“The thing about these 450 new officers is, they’re mostly going to plug holes throughout the department,” said Marvin Rotrand, a former city councillor who served on the public security committee alongside several police chiefs. “But yes, the size of the police department will grow, even if it’s just a bit.
“What’s happening — and why the bicycle path mayor is standing next to the law and order provincial government — is that the city’s budgets are about to get a lot tighter and they’ll take more policing money from Quebec if they can get it.”
The police’s annual budget increased from $647 million in 2018 to $679 million last year. The injection of a quarter billion dollars from Quebec City into department coffers will only accelerate that trend.
“You have to realize that this is essentially a political play for the CAQ,” said Sacha-Wilky Merazil, who sits on the youth council of Montréal-Nord, the city’s poorest and most ethnically diverse borough. “If the government was really interested in serving our community, would they commit an enormous amount of resources to the police without consulting any of us? It’s one thing, if they’re investing in community relations programs, but just more boots on the ground? I have a hard time seeing how that won’t end up with more repression.
“Right now there is no trust between police and youth, particularly Black youth. I’ve known people who’ve witnessed crimes but they won’t talk to detectives because all they see, in our neighbourhoods, is police repression. Think about how problematic that is.”
A system bursting at the seams
Montreal’s courts are buckling under the weight of our criminal justice system.
“We’re missing court clerks, judges, support staff. Just getting an open court room this morning was a challenge,” said Clara Daviault, vice president of the Association des Avocats de Défense de Montréal.
“There have been a number of Supreme Court decisions that are trying to address why, in such a safe society as ours, the number of people being held in pretrial detention has grown so quickly. So the burden falls on Crown prosecutors and police to prioritize the kinds of cases they want to go after. Ultimately, it’s up to them to decide whether they want to impose pre-trial detention or other measures that lock people up.
“I see how people might assume that more police will lead to more arrests, and more cases before the courts. If that’s the case, there will be calls — from within the court system — to invest in more infrastructure because what we have right now is barely cutting it. But there’s also a case you can make that a better-staffed police department will produce better arrests, backed by better evidence and that’s ultimately a good thing.”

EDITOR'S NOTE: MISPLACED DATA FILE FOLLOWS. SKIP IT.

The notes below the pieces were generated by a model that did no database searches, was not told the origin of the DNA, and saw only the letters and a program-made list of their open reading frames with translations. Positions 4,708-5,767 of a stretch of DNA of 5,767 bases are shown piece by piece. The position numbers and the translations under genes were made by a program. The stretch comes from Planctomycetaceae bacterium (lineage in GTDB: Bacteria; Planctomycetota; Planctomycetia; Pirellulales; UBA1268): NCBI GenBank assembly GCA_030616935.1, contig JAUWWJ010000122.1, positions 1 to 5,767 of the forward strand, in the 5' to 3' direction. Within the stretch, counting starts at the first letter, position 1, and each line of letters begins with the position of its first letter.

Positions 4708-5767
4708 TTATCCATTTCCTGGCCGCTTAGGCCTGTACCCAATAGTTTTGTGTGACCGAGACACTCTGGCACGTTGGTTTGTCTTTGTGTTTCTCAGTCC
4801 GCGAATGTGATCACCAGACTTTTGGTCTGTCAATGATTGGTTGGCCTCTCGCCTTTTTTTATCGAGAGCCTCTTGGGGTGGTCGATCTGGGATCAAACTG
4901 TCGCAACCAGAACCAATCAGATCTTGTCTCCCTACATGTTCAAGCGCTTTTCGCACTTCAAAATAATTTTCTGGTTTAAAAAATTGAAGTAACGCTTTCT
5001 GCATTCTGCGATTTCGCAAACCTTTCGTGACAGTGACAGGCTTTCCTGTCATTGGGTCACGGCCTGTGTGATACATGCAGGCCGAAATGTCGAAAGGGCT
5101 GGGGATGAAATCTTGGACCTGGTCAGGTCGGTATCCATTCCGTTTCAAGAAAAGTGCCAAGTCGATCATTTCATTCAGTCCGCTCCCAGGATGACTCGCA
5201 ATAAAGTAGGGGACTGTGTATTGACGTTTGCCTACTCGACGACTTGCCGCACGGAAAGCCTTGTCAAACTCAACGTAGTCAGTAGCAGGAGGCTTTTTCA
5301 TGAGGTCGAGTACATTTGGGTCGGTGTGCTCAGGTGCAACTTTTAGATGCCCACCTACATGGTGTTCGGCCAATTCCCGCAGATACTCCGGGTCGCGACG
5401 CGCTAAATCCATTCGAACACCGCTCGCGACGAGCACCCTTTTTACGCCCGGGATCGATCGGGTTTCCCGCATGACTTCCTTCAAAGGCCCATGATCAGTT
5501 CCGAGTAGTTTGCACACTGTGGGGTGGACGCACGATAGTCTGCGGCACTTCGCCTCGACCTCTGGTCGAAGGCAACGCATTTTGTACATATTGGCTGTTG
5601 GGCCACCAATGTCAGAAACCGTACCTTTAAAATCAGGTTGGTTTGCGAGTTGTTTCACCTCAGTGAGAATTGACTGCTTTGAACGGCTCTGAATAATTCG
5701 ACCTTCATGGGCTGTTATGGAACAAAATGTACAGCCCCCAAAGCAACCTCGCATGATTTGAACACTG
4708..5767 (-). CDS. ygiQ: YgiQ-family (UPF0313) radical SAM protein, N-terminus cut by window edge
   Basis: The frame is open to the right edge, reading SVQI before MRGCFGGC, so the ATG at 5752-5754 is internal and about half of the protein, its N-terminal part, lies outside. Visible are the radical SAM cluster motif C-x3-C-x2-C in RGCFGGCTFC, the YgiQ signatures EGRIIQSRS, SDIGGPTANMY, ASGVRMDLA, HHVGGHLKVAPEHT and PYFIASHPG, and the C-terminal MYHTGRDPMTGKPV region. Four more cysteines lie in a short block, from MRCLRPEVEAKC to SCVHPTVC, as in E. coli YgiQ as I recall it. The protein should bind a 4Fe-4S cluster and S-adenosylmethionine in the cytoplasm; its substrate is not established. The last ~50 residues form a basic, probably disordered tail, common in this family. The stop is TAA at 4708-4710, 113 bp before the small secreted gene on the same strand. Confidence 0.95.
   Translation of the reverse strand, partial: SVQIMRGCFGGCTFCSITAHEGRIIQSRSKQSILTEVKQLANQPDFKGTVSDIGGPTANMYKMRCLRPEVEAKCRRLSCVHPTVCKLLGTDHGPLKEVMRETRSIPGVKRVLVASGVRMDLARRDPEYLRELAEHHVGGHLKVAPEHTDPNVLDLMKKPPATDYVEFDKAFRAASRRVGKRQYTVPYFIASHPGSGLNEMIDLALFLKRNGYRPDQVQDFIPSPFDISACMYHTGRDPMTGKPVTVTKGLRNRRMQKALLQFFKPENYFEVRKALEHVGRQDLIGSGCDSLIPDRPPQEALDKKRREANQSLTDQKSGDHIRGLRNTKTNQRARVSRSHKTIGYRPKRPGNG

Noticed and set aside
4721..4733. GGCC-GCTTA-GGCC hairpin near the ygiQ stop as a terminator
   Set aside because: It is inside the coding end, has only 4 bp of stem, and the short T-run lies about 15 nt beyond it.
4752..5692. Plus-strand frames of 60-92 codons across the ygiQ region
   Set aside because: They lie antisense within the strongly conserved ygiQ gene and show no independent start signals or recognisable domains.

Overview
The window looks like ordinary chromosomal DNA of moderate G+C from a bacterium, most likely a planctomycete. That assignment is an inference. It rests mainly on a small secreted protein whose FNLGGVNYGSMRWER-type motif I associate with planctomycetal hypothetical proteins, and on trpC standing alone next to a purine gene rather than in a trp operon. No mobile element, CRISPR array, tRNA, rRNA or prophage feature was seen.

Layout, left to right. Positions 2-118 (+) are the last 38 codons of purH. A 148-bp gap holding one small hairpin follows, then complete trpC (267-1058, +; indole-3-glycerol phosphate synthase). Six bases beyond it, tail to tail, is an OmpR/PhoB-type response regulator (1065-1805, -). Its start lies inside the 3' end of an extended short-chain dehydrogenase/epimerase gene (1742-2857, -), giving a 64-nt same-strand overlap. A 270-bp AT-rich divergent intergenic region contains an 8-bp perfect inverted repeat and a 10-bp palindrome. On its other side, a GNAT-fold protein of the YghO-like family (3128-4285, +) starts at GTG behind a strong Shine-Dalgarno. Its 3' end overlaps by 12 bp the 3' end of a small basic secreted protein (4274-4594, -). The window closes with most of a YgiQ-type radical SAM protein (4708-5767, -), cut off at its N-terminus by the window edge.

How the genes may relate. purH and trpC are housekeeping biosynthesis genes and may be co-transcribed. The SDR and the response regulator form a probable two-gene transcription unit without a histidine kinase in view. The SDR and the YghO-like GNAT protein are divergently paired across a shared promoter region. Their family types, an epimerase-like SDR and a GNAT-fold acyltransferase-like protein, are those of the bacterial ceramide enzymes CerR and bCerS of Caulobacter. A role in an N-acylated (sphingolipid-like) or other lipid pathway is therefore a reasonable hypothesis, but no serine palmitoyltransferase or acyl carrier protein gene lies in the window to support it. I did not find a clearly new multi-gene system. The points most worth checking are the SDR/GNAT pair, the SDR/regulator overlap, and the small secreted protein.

Short term, investments in police often produce the desired effect. One American study suggests that for every 10 to 17 officers hired, a city sees one less homicide. But each new officer will add between seven and 22 “quality of life” arrests — minor offenses like public intoxication, drug possession or mischief.
Even if, as some sources suggest, these 450 officers only grow the department’s staff by a hundred new cops, that’s still anywhere between 1,000 and 2,000 new cases before the courts. It’s easy to get lost in the numbers but these are people entering a system that has a terrible track record of rehabilitation.
“When you’ve been in prison, it affects your ability to get a job, to find housing, it isolates you from your family,” said Desvignes, who volunteers at a legal information clinic for the homeless. “Jail makes your life — which was probably already hard — even harder. And once you’ve been churned through the courts, the risk that you’ll be arrested again and go back is alarmingly high. Especially if you’re living in poverty.”
For people who can’t afford an attorney, the court system exerts an enormous amount of pressure for them to just plead guilty and take a reduced sentence. There are only a few hundred legal aid lawyers in the Montreal area and they’re so underpaid that they went on a one-day strike last week.
But those are government employees who earn a salary and benefits for their work with the underprivileged. Most legal aid files go to private practice lawyers willing to accept just $600 per client.
“That’s $600 whether you prepare for 50 hours and go to trial or whether you just enter a guilty plea and move on to the next body,” Desvignes said. “That’s less than minimum wage. So obviously, there’s a financial incentive to keep it short and sweet, to plead out without contesting any of the evidence brought forward by the Crown.”
‘It was clear they were just stopping Black men and questioning them’
Police overreach isn’t just a theoretical concern for Merazil.
Just a few weeks ago, he was pulled over, dragged out of his car and handcuffed in front of his neighbours for refusing to identify himself. Merazil, who is Black, was on his way to bring his daughter Sunday dinner when police stopped him near his home in northeast Montreal and threatened to put him “in the cage.”